© 2018 by Tourism Blueprint

  • Facebook Social Icon

Back to top

Arid  National  Parks & Nature Reserves 
of the Northern Cape

The contrast of vividly coloured wild flowers and stark desert landscapes, emerald green river beds and arid rocklands; towering giraffes and minute pygmy mice; flightless ostriches and graceful soaring eagles – these are powerful contrasts that leave one with a sense of awe and wonder, as these Arid Places do.
The Arid Parks is a collective term describing the cluster of five extraordinary National and Transfrontier Parks (Kgalagadi, Augrabies Falls, |Ai|Ais-Richtersveld, Namaqua and Mokala) as well as Tankwa Karoo that are all situated within the borders of the arid and least populated province of South Africa, the Northern Cape.

Kgalagadi Transfrontier Park 

The Kgalagadi Transfrontier Park is a place of raw, unrefined beauty. A place of harsh contrast, crushing reality and of freedom. Freedom.

An almost unfathomable amount of space and a place for the soul to rest in silence. A place of waiting, of patience. A place where the potency of life and death unfold before you.
At 38 000 km2 it is larger than many countries and one of the largest National Parks in the world. The park stradles the border of Botswana and South Africa with the Nossob River forming a seam uniting the two countries.
 
Three Kalahari eco-types are found here. The south-western part comprises duneveld, with its unique semi-desert vegetation; the northeastern part, Kalahari plains thornveld and then there are also salt pans which play an important role in the grazing and life patterns of the game.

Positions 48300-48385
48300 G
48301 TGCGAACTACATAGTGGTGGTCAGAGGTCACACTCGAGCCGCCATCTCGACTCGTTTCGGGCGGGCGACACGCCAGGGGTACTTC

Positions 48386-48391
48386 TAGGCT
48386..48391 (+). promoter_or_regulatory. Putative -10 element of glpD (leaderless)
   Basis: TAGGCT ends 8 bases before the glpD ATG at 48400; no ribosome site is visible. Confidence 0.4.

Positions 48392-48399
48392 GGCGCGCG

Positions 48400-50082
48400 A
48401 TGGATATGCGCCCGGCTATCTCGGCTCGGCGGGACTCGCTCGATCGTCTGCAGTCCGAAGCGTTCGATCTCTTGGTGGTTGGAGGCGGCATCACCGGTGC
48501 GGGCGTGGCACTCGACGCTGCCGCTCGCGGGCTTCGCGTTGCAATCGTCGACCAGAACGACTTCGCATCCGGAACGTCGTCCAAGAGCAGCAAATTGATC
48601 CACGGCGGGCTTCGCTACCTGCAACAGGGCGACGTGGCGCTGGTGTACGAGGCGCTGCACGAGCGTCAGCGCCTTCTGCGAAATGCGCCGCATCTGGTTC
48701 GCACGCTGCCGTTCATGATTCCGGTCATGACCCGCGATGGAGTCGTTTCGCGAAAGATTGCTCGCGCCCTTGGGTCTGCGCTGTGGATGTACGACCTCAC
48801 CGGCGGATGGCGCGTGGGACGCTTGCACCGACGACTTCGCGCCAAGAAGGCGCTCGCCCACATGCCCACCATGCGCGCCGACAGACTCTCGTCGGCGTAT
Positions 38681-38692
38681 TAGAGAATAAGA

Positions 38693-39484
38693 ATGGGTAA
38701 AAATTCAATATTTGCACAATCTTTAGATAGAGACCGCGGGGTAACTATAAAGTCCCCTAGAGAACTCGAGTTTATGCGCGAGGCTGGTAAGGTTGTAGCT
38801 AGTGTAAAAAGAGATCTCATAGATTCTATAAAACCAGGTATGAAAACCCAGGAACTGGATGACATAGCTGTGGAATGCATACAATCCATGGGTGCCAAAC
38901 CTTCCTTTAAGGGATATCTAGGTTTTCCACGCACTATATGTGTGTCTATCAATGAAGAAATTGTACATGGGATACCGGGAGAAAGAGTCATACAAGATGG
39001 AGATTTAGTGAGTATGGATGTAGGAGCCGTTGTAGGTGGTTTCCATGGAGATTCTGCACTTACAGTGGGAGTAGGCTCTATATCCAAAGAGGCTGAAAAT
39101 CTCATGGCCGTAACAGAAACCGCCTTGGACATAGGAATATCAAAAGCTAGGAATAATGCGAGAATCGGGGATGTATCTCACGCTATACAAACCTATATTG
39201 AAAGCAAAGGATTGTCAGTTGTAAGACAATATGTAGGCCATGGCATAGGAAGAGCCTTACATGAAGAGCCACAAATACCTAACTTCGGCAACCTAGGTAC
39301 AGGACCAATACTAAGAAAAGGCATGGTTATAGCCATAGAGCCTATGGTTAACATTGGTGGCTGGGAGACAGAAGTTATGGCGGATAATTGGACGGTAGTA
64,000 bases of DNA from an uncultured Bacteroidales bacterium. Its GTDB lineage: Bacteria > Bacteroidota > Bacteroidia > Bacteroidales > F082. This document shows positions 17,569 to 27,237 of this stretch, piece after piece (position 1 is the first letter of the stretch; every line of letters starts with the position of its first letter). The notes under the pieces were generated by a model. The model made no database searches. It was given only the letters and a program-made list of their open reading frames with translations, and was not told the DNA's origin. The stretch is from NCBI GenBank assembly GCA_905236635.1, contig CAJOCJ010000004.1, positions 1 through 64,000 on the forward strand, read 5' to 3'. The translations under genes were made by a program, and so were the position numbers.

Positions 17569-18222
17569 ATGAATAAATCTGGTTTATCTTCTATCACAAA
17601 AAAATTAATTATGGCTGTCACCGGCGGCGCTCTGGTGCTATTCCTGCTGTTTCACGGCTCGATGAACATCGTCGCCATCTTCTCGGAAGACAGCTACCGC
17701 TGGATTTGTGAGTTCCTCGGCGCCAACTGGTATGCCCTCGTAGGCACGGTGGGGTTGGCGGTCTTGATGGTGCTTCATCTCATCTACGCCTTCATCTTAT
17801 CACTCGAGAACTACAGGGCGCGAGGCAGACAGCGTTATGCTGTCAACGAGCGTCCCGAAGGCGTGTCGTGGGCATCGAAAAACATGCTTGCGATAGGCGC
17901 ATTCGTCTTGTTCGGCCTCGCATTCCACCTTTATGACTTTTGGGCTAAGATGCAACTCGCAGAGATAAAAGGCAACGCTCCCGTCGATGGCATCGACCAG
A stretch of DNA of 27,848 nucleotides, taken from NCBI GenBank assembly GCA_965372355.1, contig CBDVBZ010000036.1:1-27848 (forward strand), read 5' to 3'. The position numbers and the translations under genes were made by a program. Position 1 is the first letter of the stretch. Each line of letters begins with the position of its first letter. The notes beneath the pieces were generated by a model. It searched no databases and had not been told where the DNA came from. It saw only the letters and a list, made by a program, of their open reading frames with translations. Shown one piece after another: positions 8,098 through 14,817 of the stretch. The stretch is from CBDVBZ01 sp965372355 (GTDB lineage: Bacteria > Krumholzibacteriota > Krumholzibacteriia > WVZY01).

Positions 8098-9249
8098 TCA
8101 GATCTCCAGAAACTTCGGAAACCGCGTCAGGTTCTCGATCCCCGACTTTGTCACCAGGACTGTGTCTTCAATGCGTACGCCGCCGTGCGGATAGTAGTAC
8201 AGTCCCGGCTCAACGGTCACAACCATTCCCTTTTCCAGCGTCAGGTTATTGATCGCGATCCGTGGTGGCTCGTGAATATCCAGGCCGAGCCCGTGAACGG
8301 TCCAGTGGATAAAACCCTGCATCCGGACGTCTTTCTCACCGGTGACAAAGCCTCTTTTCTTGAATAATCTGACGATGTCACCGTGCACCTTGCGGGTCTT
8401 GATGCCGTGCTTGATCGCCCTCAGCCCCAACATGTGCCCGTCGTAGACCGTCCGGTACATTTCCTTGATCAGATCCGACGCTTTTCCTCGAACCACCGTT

The large mammals, especially the predators, are always a major drawcard at Kgalagadi. These include: the powerful black-maned Kalahari lions, solitary leopard, cheetah, spottted and brown hyena and the skulking black-backed jackal. Majestic gemsbok, massive herds of wildebeest, giraffe, foxes, springbok and many other creatures make this wilderness their home.
Smaller animals, such as the mischievous suricates, ground squirrels with built-in sun shades, whistling rats, luminous blue-headed ground agama and barking geckos abound within the Park too.
 
The magnificent bird life must not be forgotten, including thousands of sociable weavers with colossal thatched ‘apartments’, lappetfaced and whitebacked vultures, the acrobatic bateleur, the tiny pygmy falcon and the large swooping martial eagle. Put all of these wonderful creatures in amongst endless waves of red dunes , dry riverbeds and resplendent camelthorn and shepherd trees and you have the Kgalagadi Transfrontier Park.
Augrabies Falls National Park